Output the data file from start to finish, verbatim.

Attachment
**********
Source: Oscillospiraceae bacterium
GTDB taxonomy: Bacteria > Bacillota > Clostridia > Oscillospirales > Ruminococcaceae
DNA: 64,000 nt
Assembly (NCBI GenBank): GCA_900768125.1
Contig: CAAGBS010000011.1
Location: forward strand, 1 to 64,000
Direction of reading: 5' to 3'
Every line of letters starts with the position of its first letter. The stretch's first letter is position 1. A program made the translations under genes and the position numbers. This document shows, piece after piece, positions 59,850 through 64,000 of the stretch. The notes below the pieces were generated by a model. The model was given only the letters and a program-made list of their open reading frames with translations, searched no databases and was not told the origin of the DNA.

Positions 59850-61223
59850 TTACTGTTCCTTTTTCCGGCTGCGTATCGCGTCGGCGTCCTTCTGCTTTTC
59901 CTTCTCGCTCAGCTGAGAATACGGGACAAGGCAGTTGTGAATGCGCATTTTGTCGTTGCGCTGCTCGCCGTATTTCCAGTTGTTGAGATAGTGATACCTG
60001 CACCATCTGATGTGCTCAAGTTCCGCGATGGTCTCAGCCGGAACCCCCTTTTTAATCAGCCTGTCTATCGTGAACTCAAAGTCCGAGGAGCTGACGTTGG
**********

Source: Oscillospiraceae bacterium
GTDB taxonomy: Bacteria > Bacillota > Clostridia > Oscillospirales > Ruminococcaceae
DNA: 64,000 nt
Assembly (NCBI GenBank): GCA_900768125.1
Contig: CAAGBS010000011.1
Location: forward strand, 1 to 64,000
Direction of reading: 5' to 3'
Every line of letters starts with the position of its first letter. The stretch's first letter is position 1. A program made the translations under genes and the position numbers. This document shows, piece after piece, positions 59,850 through 64,000 of the stretch. The notes below the pieces were generated by a model. The model was given only the letters and a program-made list of their open reading frames with translations, searched no databases and was not told the origin of the DNA.

Positions 59850-61223
59850 TTACTGTTCCTTTTTCCGGCTGCGTATCGCGTCGGCGTCCTTCTGCTTTTC
59901 CTTCTCGCTCAGCTGAGAATACGGGACAAGGCAGTTGTGAATGCGCATTTTGTCGTTGCGCTGCTCGCCGTATTTCCAGTTGTTGAGATAGTGATACCTG
60001 CACCATCTGATGTGCTCAAGTTCCGCGATGGTCTCAGCCGGAACCCCCTTTTTAATCAGCCTGTCTATCGTGAACTCAAAGTCCGAGGAGCTGACGTTGG